It's an alias for the same thing. If you want to use jQuery on the same page as other libraries that use the $ symbol, you can use jQuery with the .noConflict() option. This will allow you to use $ for the other library and jQuery for the jQuery library.

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No difference actually, except for the fact that jQuery('SPANID') should actually be jQuery('#SPANID')

$ is just a shorthand for jQuery

EDIT: I understand that the real difference between $ and jQuery is in the possibile namespace collision with other libraries. Other than that, they work the same way.

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2  
No difference? You sure about that? –  RightSaidFred Jul 20 '10 at 15:46
    
there was a typeo. it should be jQuery('#SPANID') –  shailesh Jul 20 '10 at 15:55
    
$ is an alias of jQuery, so it behaves exactly the same... except$ has a higher risk of namespace collisions (with other js libraries). –  kingjeffrey Jul 20 '10 at 16:40

Using the explicit "jquery" would avoid a clash if you happened to also reference another library which used "$"

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The difference is this: $ is often used by other libraries or JavaScript constructs, so it could be overwritten and may not do what you expect. jQuery always refers to the jQuery library, so it will do what you expect.

In environments where you cannot guarantee that $ will not be overwritten by something else, using jQuery or jQuery.noConflict( ) is safer than $.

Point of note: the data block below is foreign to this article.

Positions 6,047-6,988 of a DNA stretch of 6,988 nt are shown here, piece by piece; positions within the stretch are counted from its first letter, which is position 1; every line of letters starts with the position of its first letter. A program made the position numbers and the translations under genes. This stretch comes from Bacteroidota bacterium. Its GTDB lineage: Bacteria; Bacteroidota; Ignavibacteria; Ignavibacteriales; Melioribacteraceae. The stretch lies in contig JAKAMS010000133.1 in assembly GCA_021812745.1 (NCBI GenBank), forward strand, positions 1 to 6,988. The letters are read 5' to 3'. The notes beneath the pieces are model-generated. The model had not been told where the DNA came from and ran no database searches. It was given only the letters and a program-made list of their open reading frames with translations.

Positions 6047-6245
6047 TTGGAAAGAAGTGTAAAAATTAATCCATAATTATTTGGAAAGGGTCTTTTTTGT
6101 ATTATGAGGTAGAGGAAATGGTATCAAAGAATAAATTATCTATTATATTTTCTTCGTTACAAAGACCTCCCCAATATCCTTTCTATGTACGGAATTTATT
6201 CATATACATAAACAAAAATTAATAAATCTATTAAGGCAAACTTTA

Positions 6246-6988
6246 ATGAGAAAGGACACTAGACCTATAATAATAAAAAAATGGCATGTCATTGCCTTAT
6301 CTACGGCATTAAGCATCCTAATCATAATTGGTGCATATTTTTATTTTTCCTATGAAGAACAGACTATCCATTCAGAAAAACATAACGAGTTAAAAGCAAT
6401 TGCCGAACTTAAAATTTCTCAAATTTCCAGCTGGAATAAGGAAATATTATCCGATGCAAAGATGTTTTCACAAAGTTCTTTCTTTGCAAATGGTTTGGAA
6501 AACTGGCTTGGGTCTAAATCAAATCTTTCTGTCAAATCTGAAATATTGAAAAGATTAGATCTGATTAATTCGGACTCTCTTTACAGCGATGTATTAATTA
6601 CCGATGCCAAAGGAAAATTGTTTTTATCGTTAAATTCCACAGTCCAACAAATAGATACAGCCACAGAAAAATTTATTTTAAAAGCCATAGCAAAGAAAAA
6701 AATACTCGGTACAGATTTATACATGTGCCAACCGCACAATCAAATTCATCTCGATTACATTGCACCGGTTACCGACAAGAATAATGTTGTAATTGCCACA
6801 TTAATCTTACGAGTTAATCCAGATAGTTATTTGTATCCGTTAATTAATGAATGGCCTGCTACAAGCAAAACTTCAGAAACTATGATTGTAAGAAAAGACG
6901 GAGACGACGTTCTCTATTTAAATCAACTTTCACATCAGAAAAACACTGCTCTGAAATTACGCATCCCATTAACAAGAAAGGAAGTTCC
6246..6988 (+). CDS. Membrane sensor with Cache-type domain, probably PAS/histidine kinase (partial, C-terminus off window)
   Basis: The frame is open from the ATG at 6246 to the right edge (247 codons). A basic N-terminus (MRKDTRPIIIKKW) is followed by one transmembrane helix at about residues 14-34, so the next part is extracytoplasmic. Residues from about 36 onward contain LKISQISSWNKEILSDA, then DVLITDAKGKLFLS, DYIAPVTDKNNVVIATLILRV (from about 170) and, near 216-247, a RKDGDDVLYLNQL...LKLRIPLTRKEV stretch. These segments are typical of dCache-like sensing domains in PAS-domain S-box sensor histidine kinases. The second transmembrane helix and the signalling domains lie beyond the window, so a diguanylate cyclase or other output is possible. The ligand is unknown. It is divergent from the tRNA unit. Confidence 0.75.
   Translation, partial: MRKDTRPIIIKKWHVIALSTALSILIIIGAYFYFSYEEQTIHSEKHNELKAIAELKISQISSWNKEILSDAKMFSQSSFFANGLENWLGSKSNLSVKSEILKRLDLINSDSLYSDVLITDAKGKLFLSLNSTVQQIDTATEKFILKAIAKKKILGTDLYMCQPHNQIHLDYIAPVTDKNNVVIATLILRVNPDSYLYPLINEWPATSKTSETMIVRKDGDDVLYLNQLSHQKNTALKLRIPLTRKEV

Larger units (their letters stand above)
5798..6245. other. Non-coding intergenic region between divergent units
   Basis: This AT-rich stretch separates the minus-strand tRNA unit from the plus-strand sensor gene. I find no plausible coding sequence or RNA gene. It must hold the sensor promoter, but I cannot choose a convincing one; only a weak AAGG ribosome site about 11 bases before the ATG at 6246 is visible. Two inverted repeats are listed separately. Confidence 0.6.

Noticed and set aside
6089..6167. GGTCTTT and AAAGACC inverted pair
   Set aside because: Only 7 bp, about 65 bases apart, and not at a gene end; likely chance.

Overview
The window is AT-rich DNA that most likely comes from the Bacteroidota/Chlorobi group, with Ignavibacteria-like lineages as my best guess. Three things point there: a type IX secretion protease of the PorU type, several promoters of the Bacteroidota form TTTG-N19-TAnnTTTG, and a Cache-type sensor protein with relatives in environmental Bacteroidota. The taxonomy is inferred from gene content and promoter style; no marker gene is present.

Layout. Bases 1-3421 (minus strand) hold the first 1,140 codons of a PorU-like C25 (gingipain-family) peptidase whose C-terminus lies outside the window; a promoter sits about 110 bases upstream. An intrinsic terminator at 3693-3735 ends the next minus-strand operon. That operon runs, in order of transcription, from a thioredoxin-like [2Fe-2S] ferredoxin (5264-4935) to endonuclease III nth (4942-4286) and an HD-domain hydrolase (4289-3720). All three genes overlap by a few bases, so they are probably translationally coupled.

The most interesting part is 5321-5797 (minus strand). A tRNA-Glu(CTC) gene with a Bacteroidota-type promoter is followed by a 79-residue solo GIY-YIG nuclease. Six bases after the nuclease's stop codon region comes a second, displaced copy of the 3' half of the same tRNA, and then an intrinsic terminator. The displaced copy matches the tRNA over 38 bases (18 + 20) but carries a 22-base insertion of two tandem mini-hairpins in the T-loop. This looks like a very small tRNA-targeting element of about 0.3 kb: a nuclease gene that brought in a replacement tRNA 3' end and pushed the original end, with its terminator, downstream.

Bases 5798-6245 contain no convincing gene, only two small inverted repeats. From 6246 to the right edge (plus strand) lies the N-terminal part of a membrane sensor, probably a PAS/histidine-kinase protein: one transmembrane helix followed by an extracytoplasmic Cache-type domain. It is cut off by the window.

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Use jQuery when you've got another library that's already defined $. Use $ as the convenient shorthand it is when you don't (or inside of function scopes where you don't have to worry about it. :)

Although personally, I think jq would make a nice shorthand (same number of keystrokes as $, probably a little less common).

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It's not just short hand but it is made for other JavaScript libraries that might be using the $ character and to avoid confusion or conflict then using the jquery keyword is preferred.

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More details are here: http://api.jquery.com/ready/

The $ is an alias for jQuery which (jQuery) is a Javascript library. Plug-ins are usage of the library in a specific fashion which create specific use of the library and extend its functionality.

Some examples of use:

"Regular" jQuery code:

   $(function(){ 
      // my jquery code here
    });

NOTE: this is an EVENT management which is to say, it executes on the DOM ready event.

Plug-in code:

(function($){ 
   //theplugin code here 
})( jQuery ); 

This allows the use of the $ inside without confusion because it says "assign jQuery to the $ passed in the function($)


$(function(){ 
  //stuff here such as jQuery code
});

as in

$(function(){ 
  $("#mybutton").click(function() {
     alert("hi");)
  )};
});

Is the same as:

(function($) { 
  $(document).ready(function() { 
    $("#mybutton").click(function() {
       alert("hi");
    )};
  }) 
})(jQuery)

but perhaps not as good as (without the binding (jQuery) at the end), which only comes into play if you use other libraries that use the $.


$ is just a character, thus you can have variables such as:

myvariable = 0; $myvariable = 0; my$variable = 0;

Nothing special here, just using another character.

I just so happens that a common use of $ is $ = jQuery; Other libraries use this character as a common shorthand (alias sort of) as well, thus the noconflict and the use of the full name (jQuery).